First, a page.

It was the Summer comet: 21P/Giacobini-Zinner became visible with a simple pair of binoculars, as it passed perihelion, in September, and reached +7 magnitude. One month later, the comet is fading, but another astronomical may bring it back to the front scene: Draconid meteor shower, associated to meteoroids released from 21P/Giacobini-Zinner nucleus is going to peak on October 8-9. And even if nothing exceptionnal is predicted, perihelion years are sometimes associated to activity outbursts. Stay alerted for the whole activity period!
In 1998 & 1999, 2005, 2011 & 2012, near the last perihelion dates for 21P/Giacobini-Zinner, Draconid outburst were recorded and observed. During the last return of the comet, a meteor outburst with ZHR reaching 300 was predicted and observed (in 2011). But one year later, in 2012, nothing was expected but another outburst, with similar activity levels, was recorded with radio/radar methods. This is why meteor observers shoudl keep alerted this year, even if nothing is predicted.
The “node crossing”, which corresponds to the “classical” maximum, should be reached between October 8, 23h UT and October 9, 01h UT, with a maximum probability at 00h 10min UT on Oct 9. Regarding the potential activity outbursts, dates and times spreads over a longer period. Considering past outbursts, they could happen this year between October 8, 15h 30min UT (considering 2011 outburst) and October 9, 08h 50min UT (considering 1999 outburst). This is why observers should try to observe and monitor the shower as much as they can, because no one can predict when the outburst is more likely to occur.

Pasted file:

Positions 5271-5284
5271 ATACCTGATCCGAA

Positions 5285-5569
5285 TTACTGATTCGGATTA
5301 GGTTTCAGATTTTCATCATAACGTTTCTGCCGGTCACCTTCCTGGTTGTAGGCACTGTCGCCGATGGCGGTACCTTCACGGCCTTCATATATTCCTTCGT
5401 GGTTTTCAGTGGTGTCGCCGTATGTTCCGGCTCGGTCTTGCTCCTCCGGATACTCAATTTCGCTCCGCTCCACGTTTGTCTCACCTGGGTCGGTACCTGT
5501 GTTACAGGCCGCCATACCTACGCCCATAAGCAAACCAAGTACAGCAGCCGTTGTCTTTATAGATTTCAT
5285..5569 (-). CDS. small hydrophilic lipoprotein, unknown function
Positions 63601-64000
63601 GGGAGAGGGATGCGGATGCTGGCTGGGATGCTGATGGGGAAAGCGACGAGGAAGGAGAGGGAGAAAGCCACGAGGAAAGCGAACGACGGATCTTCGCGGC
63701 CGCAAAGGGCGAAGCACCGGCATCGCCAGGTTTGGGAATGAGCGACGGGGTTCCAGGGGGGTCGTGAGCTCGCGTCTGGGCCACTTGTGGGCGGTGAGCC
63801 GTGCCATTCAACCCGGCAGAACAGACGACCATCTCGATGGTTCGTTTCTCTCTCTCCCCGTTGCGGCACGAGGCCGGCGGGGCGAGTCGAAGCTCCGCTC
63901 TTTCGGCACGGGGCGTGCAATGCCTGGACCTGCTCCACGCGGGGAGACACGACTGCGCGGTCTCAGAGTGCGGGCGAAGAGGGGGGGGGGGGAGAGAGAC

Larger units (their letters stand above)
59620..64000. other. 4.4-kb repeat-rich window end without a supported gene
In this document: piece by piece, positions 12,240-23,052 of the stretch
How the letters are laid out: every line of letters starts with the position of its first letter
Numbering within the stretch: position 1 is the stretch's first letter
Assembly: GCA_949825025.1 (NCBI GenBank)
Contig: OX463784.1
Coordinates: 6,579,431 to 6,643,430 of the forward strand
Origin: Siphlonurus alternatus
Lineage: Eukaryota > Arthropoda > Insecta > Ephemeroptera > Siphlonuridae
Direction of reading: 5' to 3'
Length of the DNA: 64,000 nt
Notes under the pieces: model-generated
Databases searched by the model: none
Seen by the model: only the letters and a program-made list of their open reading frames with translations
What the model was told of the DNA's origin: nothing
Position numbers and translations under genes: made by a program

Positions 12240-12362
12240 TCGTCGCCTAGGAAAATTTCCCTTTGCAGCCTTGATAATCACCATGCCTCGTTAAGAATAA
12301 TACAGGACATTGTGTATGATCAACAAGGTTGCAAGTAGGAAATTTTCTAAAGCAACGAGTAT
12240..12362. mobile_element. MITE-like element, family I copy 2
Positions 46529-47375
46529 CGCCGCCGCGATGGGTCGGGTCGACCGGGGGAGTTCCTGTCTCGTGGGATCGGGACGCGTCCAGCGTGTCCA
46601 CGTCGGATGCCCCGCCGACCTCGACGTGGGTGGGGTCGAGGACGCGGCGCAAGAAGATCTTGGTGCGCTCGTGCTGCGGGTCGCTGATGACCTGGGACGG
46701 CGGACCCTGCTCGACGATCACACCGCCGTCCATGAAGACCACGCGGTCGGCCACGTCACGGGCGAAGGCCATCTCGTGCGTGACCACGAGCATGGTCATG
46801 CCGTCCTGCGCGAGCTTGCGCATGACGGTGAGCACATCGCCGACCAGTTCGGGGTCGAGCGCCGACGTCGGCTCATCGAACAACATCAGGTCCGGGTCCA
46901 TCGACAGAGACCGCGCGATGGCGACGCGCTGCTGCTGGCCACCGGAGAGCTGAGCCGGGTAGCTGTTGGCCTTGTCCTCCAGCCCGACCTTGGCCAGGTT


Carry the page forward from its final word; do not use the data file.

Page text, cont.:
Except for a potential slight activity enhancement when the Earth will pass close to a dust trail released in 1953, but which has been disturbed in 1985, when our planet came close to it. Rates are difficult to estimate, but times are quite coherent with the different models. Mikiya Sato predicts a ZHR ranging from 20 to 50 on Oct 9, 00h 14min UT, whereas Jérémie Vaubaillon predicts a ZHR~15 on Oct 8, 23h 31min UT, very close from Mikhail Maslov model, which gives a ZHR ~ 10-15 on Oct 8, 23h 34min UT.
Draconids radiant is located in the head of Draco, and is thus circumpolar for many observing sites in the Northern hemisphere, even if it’s best located during the beginning of the night. Draconids are slow meteors: the meteoroid reentry speed is only 20 km/s. They will appear slow moving, even if they are located far from the horizon and radiant. But this slow apparent speed is a good indicator to disregard all sporadic meteor that would accidentally align with the radiant and false activity rates deduced from observations, especially if they are low.
Good luck and clear skies to all!